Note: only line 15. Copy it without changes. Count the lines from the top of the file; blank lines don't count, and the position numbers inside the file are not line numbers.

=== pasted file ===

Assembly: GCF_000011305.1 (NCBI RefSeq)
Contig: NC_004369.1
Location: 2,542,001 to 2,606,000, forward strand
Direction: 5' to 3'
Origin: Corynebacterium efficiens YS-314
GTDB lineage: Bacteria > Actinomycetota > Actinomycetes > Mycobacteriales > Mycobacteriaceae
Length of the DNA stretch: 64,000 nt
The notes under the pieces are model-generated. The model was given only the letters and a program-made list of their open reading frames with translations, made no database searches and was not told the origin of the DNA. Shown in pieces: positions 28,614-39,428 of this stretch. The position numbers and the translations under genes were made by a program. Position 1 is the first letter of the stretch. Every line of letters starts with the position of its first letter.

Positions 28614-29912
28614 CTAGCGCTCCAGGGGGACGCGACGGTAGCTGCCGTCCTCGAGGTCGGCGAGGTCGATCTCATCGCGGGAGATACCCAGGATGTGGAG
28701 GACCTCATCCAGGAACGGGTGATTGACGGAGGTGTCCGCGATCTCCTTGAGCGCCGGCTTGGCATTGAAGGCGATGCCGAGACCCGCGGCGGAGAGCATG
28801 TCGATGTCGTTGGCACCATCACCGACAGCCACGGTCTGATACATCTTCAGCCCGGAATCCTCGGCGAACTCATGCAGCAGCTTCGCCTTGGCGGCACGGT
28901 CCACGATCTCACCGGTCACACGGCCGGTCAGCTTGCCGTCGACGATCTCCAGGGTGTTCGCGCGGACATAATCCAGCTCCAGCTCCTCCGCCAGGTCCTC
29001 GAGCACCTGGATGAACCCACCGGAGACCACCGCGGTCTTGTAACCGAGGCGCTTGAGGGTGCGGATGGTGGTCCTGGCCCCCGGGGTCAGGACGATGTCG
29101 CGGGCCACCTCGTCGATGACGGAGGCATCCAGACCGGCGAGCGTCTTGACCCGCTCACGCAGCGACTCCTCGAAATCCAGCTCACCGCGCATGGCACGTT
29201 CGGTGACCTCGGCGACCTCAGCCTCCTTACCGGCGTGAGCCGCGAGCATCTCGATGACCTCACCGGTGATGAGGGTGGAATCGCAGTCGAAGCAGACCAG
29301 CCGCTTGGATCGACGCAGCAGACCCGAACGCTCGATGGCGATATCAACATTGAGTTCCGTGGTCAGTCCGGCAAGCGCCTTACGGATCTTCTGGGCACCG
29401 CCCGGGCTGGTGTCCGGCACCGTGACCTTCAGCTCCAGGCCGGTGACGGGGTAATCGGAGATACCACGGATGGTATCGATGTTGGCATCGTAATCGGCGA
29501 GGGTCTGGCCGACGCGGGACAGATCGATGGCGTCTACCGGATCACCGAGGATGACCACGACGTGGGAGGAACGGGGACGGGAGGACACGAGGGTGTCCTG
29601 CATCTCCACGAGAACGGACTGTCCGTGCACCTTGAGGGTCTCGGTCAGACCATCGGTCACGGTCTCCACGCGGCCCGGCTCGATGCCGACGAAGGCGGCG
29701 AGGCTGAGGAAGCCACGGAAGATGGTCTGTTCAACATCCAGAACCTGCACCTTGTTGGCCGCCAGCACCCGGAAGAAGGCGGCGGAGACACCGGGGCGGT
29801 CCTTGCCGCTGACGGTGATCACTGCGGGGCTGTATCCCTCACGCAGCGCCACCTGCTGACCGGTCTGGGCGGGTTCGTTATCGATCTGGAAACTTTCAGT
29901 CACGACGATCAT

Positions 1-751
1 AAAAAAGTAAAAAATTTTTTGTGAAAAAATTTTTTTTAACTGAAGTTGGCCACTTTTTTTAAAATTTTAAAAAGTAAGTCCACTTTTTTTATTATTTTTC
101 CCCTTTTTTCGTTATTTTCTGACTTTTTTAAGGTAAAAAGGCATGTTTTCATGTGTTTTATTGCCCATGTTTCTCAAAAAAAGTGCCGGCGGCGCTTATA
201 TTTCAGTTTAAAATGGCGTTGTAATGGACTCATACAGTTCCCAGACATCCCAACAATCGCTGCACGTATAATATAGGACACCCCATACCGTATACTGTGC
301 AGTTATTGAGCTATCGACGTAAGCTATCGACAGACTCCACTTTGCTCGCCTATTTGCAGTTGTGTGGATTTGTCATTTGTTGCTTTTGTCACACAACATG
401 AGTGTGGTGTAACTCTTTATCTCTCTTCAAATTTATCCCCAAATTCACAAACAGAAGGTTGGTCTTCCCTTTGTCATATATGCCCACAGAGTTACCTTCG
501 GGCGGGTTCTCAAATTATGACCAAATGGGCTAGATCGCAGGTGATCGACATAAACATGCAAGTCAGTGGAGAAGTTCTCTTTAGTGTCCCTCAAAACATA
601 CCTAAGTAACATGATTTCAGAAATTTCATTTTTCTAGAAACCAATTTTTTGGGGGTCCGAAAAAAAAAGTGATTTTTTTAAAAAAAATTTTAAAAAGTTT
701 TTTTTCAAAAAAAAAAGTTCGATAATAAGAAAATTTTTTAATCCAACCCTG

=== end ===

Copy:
29101 CGGGCCACCTCGTCGATGACGGAGGCATCCAGACCGGCGAGCGTCTTGACCCGCTCACGCAGCGACTCCTCGAAATCCAGCTCACCGCGCATGGCACGTT